Question 2. Find the values of k for each of the following quadratic equations, so that they have two equal roots.

  1. 2x2+kx+ 3 = 0
  2. k x(x- 2) + 6 = 0

Solution:

2x2+kx+ 3 = 0

On comparing with ax2 +bx + c = 0

a = 2, b=k, c = 3

DiscriminantD = b2– 4ac = k2 – 4 x 2 x 3

= k2 -24

Given that, the roots are equal.

∴ D = 0  ⇒ k2 – 24 = 0

⇒ k2 = 24

⇒ K = \(\pm \sqrt{24}= \pm 2 \sqrt{6}\)

2.  kx(x -2) + 6 = 0

kx2 – 2kx+6 = 0

On comparing with a2 + bx + c = 0

a = k, b = -2k, c = 6

∴ Discriminant D = b2– 4ac = (-2k)2 – 4k(6)

= 4k2– 24k = 4k(k- 6)

Given that the roots are equal.

∴ D = 0

⇒ 4k(k – 6) = 0

⇒ k – 6 = 0

⇒ k = 6

Question 3. Is It possible to design a rectangular mango grove whose length Is twice its breadth, and the area is 800 m2? If so, find its length and breadth.
Solution:

Let the breadth of mango grove

= x metre

∴ Length = 2x metre

Area of grove = length x breadth

= (2x)(x) = 2x2

According to the problem,

⇒ 2x2 = 800

⇒ x2 = 400

⇒ x = ± 20

but the breadth cannot be negative.

∴ x = 20

2x = 2 × 20 = 40

Therefore, a grove is possible, and its length = 40m and breadth = 20 m.

Question 4. Is the following situation possible? If so, determine their present ages. The sum of the ages of two friends is 20 years. Four years ago, the product of their age in years was 48.
Solution:

Let the present age of one friend =  x years

∴ Present age of second friend = (20- x) years

4 years ago, the age of first friend = (x- 4) years

The age of second friend = 20 – x- 4

= (16- x) years

According to the problem,

(x-4) (16 -x) =48

⇒ x(1 6 – 4) -4(16 – x) =48

⇒ 16x – x2– 64 + 4x = 48

⇒ 20x-x2 -64 = 48

⇒ 0 = 48 – 20x + x2 + 64

x2-20x+ 112=0 ….(1)

On comparing with ax2 + bx + c = 0

a = 1, b = -20, c = 112

Now, discriminant D=b2 – 4ac

= (- 20)2 – 4 (1) (112)

= 400 -448 =-48 <0

Roots of equation (1) are imaginary.

Therefore, the given condition is not possible.

Question 5. Is it possible to design a rectangular park of perimeter 80 m and an area of 400 m2? If so, find its length and breadth.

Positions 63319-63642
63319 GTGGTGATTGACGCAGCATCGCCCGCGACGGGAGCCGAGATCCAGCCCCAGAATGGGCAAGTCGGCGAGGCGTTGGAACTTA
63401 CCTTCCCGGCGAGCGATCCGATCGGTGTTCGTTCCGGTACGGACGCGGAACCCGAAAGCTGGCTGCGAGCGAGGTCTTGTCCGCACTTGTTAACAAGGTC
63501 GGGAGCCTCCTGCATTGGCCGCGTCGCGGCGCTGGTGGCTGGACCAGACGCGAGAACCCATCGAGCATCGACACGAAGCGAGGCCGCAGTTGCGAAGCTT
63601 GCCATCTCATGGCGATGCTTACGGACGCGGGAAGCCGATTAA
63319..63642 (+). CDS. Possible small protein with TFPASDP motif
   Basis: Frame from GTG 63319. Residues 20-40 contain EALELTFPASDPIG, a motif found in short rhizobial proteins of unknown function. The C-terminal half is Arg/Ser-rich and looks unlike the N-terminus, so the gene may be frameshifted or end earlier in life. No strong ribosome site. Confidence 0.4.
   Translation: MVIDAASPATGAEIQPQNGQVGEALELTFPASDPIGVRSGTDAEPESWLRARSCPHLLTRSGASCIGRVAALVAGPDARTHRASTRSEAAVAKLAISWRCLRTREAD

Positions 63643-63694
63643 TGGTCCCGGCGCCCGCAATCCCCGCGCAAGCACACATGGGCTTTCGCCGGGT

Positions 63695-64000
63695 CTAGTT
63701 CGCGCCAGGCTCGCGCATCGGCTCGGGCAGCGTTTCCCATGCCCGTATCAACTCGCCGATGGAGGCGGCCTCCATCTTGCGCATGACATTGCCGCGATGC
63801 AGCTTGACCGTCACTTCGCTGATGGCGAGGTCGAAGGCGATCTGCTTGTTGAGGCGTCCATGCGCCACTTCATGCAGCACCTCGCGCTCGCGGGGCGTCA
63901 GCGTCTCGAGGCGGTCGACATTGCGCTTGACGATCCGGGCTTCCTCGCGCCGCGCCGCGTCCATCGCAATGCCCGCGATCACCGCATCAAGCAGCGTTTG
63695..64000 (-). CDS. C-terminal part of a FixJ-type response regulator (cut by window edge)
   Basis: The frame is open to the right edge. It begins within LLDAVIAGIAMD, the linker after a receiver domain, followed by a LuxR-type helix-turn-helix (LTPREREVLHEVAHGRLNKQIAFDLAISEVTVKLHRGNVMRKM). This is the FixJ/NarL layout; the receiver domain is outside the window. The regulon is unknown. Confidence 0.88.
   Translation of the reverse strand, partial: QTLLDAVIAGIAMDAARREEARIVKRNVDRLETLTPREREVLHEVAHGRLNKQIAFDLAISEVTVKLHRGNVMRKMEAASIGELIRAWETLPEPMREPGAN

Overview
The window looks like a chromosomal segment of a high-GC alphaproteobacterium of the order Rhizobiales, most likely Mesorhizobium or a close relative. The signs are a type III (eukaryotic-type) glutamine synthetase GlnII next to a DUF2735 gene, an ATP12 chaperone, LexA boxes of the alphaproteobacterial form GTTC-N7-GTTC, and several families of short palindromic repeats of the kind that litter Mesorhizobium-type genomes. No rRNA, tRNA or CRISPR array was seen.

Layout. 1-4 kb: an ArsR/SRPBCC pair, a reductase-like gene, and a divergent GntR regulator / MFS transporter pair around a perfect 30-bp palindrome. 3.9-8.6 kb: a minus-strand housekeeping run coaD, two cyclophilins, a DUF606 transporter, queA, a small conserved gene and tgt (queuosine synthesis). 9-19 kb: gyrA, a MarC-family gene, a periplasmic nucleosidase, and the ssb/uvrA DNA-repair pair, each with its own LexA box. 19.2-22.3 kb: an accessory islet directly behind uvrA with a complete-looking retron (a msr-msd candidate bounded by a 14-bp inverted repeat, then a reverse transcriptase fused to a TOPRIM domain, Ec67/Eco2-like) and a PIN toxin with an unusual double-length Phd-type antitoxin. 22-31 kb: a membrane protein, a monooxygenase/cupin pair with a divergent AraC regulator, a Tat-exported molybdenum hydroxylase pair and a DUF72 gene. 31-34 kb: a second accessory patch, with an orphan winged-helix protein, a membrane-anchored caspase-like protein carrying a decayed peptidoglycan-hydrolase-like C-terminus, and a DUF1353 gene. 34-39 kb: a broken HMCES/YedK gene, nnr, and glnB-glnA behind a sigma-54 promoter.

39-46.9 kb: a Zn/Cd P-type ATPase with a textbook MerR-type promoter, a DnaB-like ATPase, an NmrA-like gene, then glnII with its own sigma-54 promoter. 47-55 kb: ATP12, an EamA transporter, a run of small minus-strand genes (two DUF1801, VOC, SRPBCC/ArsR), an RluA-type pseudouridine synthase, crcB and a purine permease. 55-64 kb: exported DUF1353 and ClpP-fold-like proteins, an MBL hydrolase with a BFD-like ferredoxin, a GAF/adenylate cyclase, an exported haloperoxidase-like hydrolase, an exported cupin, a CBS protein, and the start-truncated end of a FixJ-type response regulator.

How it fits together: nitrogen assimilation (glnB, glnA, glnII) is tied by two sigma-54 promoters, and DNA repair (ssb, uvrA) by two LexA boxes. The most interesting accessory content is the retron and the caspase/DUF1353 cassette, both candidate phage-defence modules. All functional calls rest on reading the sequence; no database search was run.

Solution:

Let the length of the park = x meter

Now, 2 (length + breadth) = perimeter

2(x + breadth) = 80 metre

x+ breadth = 40 metre

breadth = (40 – x) metre

According to the problem,

Area of park= 400 m2

x(40 – x) = 400

40x-x2 = 400

0 = x2 – 40x + 400

x2 – 40x + 400 = 0

On comparing with ax2 +bx+ c = 0

a = 1, b = -40, c = 400

Discriminant D = b2 – 4ac

= (-40)2 – 4(1)(400)

= 1600- 1600 = 0

⇒ Roots are equal

Now, \(x=\frac{-b \pm \sqrt{D}}{2 a}=\frac{40 \pm 0}{2 \times 1}=20\)

So, such a park is possible.

Its length = breadth = 20m.

Quadratic Equation Multiple Choice Questions

Question 1. Which of die following equations has the root 3?

  1. \(x^2+x+1\)
  2. \(x^2-4 x+3=0\)
  3. \(3 x^2+x-1=0\)
  4. \(x^2+9=0\)

Answer: 2. \(x^2-4 x+3=0\)

Question 2. The sum of roots of the equation 5x2 – 3x + 2 = 0 is

  1. \(\frac{3}{5}\)
  2. \(-\frac{3}{5}\)
  3. \(\frac{2}{5}\)
  4. \(-\frac{2}{5}\)

Answer: 1. \(\frac{3}{5}\)

Question 3. The quadratic equation \(2 x^2-\sqrt{5} x+1=0\) has

  1. Two distinct real roots
  2. Two equal roots
  3. No real root
  4. More than two real roots

Answer: 3. No real root

Question 4. One root of the equation x2 + k x + 4 = 0 is -2. The value of k is :

  1. -2
  2. 2
  3. -4
  4. 4

Answer: 4. 4

Question 5. The value of k for which die roots of equation 2kx2 – 6x + 1 = 0 is equal, is :

  1. \(-\frac{9}{2}\)
  2. \(\frac{9}{2}\)
  3. 9
  4. -9

Answer: 2. \(\frac{9}{2}\)

Question 6. Which of the following is a quadratic equation?